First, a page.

Even Freshpet – which could release millions of shares held under 180-day lockup in just over four months - considers its stock worth about one-third of the $15 per share value in its initial public offering.
That’s right. Just two weeks before its IPO last month, Freshpet signed a $62.5 million revolving loan deal that set the stock’s value at $5 and change, as shown in its US Securities and Exchange Commission filing, below:
“Based on the factors above, the Board of Directors determined that the Series C Preferred Stock fair value was unchanged at $5.25.”
And the valuation specialist hired to help Freshpet determine the fair value of the common stock was more brutal:
“The valuation specialist determined the fair value of our common stock at February 6, 2014 was $0.88 per share.”
With Freshpet shares around $19, the market value has rocketed to over $600 million.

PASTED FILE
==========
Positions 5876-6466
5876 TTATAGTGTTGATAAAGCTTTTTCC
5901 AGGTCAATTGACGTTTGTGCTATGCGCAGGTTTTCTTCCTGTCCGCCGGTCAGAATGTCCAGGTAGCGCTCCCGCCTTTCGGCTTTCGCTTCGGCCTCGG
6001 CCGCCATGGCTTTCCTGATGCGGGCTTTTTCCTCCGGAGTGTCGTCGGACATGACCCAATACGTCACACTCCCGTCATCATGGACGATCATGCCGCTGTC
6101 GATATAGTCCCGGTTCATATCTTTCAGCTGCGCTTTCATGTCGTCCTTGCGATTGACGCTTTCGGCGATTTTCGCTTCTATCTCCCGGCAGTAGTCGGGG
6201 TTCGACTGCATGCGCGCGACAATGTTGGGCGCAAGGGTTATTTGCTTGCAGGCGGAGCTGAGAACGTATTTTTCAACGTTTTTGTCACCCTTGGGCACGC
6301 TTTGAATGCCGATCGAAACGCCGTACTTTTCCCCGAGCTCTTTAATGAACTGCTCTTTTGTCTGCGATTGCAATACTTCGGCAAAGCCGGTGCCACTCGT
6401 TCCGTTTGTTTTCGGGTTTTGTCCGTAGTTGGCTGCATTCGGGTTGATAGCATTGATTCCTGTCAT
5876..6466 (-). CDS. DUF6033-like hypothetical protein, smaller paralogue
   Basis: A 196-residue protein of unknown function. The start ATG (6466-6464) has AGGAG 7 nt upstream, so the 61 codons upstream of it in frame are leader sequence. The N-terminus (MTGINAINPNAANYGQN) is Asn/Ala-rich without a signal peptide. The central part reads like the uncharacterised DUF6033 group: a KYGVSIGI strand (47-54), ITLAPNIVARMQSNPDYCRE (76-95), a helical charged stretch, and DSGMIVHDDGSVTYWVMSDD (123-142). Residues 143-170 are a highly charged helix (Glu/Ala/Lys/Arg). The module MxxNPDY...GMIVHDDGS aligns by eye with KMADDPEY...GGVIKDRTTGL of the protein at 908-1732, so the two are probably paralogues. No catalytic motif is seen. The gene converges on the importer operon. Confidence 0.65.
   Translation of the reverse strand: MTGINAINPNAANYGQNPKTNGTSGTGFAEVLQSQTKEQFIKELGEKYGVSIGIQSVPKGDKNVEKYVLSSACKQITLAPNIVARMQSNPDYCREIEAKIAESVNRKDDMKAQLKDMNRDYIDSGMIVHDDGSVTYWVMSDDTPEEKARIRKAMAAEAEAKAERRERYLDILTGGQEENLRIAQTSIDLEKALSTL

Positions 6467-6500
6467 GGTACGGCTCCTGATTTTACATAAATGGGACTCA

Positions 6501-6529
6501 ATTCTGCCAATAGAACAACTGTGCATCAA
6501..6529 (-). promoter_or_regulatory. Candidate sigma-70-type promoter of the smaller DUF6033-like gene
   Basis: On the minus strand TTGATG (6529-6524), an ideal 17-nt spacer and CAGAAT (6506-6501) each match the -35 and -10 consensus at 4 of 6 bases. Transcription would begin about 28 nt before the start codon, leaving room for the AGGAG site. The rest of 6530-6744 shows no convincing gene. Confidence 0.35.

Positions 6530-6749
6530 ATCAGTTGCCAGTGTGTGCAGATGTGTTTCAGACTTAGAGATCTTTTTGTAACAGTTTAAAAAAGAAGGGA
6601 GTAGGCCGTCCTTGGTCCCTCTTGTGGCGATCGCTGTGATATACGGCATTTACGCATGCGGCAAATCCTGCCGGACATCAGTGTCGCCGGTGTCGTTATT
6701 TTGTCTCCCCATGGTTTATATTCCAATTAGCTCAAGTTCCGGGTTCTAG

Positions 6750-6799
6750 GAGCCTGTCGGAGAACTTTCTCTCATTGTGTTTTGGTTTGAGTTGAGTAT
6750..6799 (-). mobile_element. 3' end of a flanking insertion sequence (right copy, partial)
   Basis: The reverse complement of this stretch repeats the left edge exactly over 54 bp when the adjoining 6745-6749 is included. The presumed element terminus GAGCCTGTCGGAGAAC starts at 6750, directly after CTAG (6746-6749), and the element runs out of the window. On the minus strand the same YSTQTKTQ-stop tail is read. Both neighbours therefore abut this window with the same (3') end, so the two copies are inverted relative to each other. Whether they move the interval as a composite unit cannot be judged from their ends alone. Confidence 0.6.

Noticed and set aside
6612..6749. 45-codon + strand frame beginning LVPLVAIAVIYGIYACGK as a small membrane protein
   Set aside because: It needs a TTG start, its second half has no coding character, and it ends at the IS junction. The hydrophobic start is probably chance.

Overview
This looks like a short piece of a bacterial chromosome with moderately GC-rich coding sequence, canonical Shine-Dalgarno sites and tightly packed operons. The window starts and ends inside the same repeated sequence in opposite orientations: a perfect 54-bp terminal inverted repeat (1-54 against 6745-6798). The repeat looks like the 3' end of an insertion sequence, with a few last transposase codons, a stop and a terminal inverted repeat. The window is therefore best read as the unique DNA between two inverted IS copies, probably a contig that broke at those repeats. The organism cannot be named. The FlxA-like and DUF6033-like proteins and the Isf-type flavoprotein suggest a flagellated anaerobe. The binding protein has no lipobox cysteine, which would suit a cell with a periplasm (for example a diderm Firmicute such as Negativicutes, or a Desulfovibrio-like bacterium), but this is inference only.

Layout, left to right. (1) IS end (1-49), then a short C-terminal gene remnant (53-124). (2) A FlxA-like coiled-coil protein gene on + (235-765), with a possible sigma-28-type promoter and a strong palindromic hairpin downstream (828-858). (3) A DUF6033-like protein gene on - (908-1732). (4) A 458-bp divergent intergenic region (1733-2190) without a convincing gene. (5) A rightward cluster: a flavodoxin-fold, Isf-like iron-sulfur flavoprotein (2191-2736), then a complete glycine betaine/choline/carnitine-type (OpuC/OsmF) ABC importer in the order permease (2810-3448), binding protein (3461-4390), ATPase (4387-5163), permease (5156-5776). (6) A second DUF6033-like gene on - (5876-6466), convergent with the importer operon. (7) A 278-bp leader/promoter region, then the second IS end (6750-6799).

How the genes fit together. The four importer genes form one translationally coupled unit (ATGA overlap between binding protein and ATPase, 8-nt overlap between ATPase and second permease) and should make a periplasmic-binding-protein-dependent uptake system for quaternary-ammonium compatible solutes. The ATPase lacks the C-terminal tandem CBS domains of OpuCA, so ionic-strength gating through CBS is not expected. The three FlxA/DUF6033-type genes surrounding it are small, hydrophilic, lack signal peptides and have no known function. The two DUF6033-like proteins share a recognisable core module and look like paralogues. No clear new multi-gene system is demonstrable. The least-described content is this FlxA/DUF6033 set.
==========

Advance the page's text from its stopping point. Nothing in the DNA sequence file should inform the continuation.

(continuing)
But TheStreetSweeper believes nobody with any sense would ever pay nearly 10 times its $62 million in sales for a company that is losing money.
Even $5 per share – a $160 million market value - sounds absurdly generous for a company with such an unworkable plan built on ridiculous numbers.
It’s time to send this dog out the back door.
* Important Disclosure: The owners of TheStreetSweeper hold a short position in FRPT and stand to profit on any future declines in the stock price.
Editor's Note: As a matter of policy, TheStreetSweeper prohibits members of its editorial team from taking financial positions in the companies that they cover. To contact Sonya Colberg, the author of this story, please send an email to firstname.lastname@example.org.